RBI’s data localisation rule, however, seems to be one of the major hurdles for most of the multinational companies including Mastercard, Visa, Amazon, WhatsApp and PayPal to launch a payment platform in India.
Tech giant Apple has dropped plans to launch a Unified Payments Interface-based payments platform in India owing to the country's rule on data storage.
Apple's decision comes after the company held discussions with the National Payments Corporation of India, which manages the UPI platform as well as a few leading banks, reported The Economic Times quoting two people aware of the development.
“Apple will not launch payments in India yet. They are waiting to see how the regulatory landscape shapes up,” one of the person quoted above told the paper.
In April, the Reserve Bank of India had released guidelines asking all payment system operators to ensure that data is stored only within the country, and asked them to comply with the order by October 15, 2018. This turns out to be one of Apple's major concerns.
The company also faced some technical and design hurdles related to the flow of payments on UPI. Apple wanted fingerprint as a mode of authentication for UPI payments, which did not comply with NPCI guidelines, a banker told the paper.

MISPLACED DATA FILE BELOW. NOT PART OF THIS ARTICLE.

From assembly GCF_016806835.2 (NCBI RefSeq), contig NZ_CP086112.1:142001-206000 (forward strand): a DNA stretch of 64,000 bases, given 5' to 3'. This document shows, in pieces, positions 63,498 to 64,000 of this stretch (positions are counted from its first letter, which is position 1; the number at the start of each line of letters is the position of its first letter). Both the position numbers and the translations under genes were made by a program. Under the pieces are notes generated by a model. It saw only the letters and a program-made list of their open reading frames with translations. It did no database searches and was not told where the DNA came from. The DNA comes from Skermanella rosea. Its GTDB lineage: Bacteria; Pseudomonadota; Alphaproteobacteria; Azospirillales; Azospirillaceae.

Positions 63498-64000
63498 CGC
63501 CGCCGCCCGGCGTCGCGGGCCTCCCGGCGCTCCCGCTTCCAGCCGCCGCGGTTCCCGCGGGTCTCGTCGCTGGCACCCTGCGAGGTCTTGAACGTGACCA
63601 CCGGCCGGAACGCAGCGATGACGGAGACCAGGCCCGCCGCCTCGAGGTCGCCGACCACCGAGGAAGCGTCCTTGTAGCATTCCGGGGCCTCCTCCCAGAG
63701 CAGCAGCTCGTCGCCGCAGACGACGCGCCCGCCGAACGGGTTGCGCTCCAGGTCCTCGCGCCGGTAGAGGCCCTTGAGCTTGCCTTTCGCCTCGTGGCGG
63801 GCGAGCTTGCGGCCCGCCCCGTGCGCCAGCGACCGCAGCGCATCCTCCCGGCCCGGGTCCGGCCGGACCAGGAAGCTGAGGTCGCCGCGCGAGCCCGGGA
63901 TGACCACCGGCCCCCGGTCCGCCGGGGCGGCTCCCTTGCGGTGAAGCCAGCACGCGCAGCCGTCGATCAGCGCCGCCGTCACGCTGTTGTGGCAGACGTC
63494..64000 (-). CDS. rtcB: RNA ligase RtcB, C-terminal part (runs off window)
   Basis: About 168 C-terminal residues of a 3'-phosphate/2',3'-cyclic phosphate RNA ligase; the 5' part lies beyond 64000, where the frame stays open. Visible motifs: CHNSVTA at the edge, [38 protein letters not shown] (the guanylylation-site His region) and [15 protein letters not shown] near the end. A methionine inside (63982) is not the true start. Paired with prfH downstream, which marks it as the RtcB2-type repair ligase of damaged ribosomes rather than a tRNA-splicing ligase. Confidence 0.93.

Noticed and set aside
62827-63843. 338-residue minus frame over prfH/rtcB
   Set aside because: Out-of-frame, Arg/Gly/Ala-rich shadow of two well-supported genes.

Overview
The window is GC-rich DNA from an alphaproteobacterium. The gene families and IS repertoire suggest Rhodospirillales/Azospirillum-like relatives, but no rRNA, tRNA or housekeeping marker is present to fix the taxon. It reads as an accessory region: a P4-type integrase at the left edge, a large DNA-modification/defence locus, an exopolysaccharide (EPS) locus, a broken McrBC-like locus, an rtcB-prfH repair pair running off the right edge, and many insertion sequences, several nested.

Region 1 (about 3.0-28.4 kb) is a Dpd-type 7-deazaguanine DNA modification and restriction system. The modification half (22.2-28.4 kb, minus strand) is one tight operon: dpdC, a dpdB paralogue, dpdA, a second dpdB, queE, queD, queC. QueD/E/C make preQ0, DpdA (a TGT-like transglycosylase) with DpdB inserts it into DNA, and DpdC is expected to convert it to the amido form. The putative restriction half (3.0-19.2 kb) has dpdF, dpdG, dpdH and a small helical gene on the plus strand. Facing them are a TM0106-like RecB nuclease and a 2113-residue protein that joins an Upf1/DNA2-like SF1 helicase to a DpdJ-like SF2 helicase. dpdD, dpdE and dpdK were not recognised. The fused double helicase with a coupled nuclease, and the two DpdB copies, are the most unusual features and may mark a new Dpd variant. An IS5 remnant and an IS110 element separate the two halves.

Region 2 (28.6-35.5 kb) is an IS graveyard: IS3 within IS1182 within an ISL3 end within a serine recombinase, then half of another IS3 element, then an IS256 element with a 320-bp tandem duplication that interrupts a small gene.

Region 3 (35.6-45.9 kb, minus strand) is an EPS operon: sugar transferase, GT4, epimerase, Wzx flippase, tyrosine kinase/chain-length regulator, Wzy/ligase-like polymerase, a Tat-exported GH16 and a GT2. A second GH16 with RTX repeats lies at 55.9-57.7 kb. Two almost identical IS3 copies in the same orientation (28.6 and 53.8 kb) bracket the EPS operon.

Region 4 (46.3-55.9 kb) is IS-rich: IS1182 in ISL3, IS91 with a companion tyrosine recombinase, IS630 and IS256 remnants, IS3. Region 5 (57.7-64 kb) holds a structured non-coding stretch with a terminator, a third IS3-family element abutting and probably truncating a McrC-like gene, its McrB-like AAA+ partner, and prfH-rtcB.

“NPCI has prescribed that transactions can be authenticated by biometrics only when they get validated by UIDAI,” the banker said, adding that NPCI does not allow biometrics collected by devices as a mode of authentication.RBI’s data localisation rule, however, seems to be one of the major hurdles for most of the multinational companies including Mastercard, Visa, Amazon, WhatsApp and PayPal to launch a UPI-based payment platform in India.
Facebook-owned messaging app WhatsApp, as well as Amazon, are also keen on entering payments space in India through inter-bank fund transfer railroad UPI. They both, however, are waiting for more clarity on data storage from the Reserve Bank of India.
Even Google, which has similar plans, is said to be assessing the evolving situation around data localisation.
These companies may have to wait for the final decision on the draft Personal Data Protection Bill, which is being put out for consultations.
Apple did not reply to emailed queries sent by the paper.
In October last year, Apple’s senior vice-president for internet software and services Eddy Cue had told the paper that the company was looking to bring Apple Pay to the Indian market.
“It is great that all of these payment mechanisms are coming out in India because it empowers people to be able to pay. What Apple Pay does is make that process easy, integrated and safe. We absolutely want to bring Apple Pay to the market here,” Cue had said.Currently, Apple Pay is available in Australia, Canada, Mainland China, France, Hong Kong, Ireland, Italy, Japan, New Zealand, Russia, Singapore, Spain, Switzerland, the UK, the US, and Taiwan.